From the iconic themes of Star Wars, Harry Potter, and Jurassic Park to the suspenseful motifs of Jaws and the heartwarming melodies of Home Alone, John Williams has created a vast and diverse repertoire that has resonated with audiences around the world. The University of Memphis Wind Ensemble’s exploration of the musical world of John Williams is a fantastic event for fans of film music and orchestral performances.
Chris McCoy, The Memphis Flyer’s Film/ TV Editor, will expertly guide the audience through the iconic films and their sweeping melodies, dynamic orchestrations, and sheer energy that Williams’ music evokes. It’s an excellent chance to relive your favorite cinematic moments through live performance and appreciate the craftsmanship and impact of John Williams’ contributions to movie music.
Dr. Albert Nguyen, the conductor of the Wind Ensemble, is incredibly excited about this performance.
“John Williams is the access point to classical music to many people. His music is what I conducted as a kid. I had an album with many of these scores: Star Wars, Jurassic Park, Hook and I would conduct an imaginary orchestra in my bedroom. I’ve never conducted a completely nostalgic concert where everything feels play-like.”
Even though the scores are whimsical, the ensemble’s talent is at an ever-rising caliber. The transcriptions of these scores are top-notch and extremely challenging. This performance will give the Wind Ensemble a chance to showcase the immense talent and steadfast dedication within each musician.
Movie scores include:
- “Flight to Neverland” – Hook
- “Theme” – Schindler’s List
- “Midway March” – Midway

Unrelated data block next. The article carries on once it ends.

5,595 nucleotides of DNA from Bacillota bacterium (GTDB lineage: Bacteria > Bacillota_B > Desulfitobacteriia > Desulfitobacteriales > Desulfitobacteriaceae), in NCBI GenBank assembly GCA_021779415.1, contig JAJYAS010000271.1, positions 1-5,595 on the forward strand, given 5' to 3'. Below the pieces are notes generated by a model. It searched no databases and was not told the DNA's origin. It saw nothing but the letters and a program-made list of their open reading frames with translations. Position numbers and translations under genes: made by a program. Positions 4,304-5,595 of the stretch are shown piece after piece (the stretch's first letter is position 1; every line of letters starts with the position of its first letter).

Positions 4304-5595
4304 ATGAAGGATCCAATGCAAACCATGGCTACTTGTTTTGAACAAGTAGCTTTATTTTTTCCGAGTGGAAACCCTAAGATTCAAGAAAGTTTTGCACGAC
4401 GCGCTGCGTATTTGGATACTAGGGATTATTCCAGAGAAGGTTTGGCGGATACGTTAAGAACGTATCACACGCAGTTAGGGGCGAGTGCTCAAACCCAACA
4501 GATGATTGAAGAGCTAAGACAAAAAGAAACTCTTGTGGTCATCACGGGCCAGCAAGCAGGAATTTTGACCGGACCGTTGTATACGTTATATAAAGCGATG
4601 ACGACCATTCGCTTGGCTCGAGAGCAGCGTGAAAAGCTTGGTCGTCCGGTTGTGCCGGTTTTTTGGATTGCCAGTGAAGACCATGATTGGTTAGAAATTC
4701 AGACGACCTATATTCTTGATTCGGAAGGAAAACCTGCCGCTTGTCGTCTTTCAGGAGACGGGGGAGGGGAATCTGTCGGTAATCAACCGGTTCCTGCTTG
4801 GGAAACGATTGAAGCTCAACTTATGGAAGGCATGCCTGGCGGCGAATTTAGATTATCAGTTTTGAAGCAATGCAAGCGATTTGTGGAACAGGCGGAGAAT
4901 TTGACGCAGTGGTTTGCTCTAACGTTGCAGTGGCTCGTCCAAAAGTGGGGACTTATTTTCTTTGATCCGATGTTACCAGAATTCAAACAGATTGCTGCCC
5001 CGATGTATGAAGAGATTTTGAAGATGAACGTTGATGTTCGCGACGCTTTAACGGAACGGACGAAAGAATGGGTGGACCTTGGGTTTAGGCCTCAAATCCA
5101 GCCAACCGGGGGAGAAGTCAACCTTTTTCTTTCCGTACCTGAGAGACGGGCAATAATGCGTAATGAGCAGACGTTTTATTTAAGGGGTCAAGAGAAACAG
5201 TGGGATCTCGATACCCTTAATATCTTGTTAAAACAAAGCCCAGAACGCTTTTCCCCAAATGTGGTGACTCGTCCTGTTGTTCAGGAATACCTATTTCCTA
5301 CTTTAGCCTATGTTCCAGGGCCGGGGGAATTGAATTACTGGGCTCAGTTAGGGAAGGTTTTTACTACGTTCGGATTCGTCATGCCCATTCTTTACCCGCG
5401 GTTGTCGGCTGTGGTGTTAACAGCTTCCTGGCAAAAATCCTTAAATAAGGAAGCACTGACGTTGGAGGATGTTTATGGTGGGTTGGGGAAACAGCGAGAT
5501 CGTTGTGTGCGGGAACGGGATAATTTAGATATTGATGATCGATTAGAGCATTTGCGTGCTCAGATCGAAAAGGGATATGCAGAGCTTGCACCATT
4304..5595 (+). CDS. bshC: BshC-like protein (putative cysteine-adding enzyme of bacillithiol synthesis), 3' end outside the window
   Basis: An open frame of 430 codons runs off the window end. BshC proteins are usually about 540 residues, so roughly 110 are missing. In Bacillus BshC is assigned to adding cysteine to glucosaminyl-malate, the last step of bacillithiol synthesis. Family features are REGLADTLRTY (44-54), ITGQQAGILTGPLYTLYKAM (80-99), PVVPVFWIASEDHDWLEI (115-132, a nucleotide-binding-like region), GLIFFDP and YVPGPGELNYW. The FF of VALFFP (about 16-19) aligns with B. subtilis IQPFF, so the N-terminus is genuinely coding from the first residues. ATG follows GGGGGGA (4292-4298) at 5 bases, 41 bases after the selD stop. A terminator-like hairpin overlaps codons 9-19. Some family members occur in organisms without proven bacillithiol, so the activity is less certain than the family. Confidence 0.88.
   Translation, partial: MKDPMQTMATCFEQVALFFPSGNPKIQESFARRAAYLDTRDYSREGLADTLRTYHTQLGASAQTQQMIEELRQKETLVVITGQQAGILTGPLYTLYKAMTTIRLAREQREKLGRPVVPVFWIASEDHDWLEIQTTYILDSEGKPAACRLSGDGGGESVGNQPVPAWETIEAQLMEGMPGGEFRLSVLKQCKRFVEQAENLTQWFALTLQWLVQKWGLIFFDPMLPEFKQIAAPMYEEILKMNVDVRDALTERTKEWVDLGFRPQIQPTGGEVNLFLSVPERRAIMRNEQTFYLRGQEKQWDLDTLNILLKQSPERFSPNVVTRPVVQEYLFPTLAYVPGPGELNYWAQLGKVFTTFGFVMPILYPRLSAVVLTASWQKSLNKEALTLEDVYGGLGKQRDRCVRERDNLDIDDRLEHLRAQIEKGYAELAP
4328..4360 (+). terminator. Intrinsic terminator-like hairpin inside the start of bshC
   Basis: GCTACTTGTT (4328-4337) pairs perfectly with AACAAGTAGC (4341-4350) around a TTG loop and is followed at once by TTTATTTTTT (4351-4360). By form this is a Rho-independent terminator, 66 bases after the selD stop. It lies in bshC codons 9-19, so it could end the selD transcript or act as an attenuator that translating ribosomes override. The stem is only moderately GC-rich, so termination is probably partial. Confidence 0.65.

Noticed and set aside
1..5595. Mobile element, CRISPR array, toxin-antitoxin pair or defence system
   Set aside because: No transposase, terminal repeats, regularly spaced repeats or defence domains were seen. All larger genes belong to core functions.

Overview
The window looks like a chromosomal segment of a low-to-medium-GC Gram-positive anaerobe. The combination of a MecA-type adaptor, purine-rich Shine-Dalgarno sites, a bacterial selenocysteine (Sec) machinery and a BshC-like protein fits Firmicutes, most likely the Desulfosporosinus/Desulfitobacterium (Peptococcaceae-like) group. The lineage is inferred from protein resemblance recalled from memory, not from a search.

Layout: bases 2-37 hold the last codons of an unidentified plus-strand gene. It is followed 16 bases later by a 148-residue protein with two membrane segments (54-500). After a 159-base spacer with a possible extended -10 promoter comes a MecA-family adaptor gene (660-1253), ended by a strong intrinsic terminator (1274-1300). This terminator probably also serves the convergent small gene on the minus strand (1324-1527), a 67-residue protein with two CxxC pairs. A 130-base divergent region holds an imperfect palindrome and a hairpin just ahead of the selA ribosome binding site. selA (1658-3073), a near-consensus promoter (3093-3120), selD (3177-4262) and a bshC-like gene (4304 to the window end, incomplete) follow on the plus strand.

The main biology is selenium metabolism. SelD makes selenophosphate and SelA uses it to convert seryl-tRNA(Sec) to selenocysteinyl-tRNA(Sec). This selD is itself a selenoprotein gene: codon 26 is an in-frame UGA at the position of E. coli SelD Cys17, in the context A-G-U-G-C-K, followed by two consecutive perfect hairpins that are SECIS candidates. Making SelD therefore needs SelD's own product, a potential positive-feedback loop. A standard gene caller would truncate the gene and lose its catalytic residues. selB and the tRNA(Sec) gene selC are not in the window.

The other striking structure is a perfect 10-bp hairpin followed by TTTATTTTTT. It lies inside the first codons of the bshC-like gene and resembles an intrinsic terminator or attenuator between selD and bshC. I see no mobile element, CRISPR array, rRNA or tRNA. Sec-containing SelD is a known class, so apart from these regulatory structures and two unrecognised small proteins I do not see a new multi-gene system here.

- “Jedi Steps” and “Finale” Star Wars: The Force Awakens
- “Harry’s Wondrous World” – Harry Potter: Sorcerer’s Stone
- “March” – 1941
The concert features guest artists Marcin Arendt, Bill Shaltis, Michael Shults and Kaleb Ritchie.
Unique to the evening is Dr. Marcin Arendt playing the theme from Schindler’s List on a family heirloom violin that belonged to his grand uncle, who was given the instrument while he was a prisoner in Dachau and Gusen concentration camps.
“I received it from my grand uncle’s family when I was around 12 since they knew I played the violin. My grand uncle, Antoni Goscinski, was given the violin while a prisoner in Dachau and Gusen concentration camps. It’s unknown how he got it, but the story that later came out about the violin was that even though he was a prisoner, they used him for his medical knowledge. It was gifted to him after he had apparently saved the camp warden’s daughter’s life. I played on it from around 12 to I think my mid-twenties. I eventually had to switch to another instrument because while it is close to full, it is on the smaller size which made it harder for me to play on regularly, but it has a deep soulful sound, and I keep it in working condition and play on it periodically for concerts like this. ”
Whether you’re a fan of John Williams, a lover of film scores, or simply enjoy live orchestral performances, this exploration of his musical world by the University of Memphis Wind Ensemble promises to be an enchanting and memorable event.
Tickets are available for $20 online at memphis.edu/music or visit the Scheidt Center Box Office, 3800 Central Avenue, Memphis, TN 38111. Box Office hours are Monday-Friday, 10 AM to 2 PM, or 1.5 hours prior to the performance.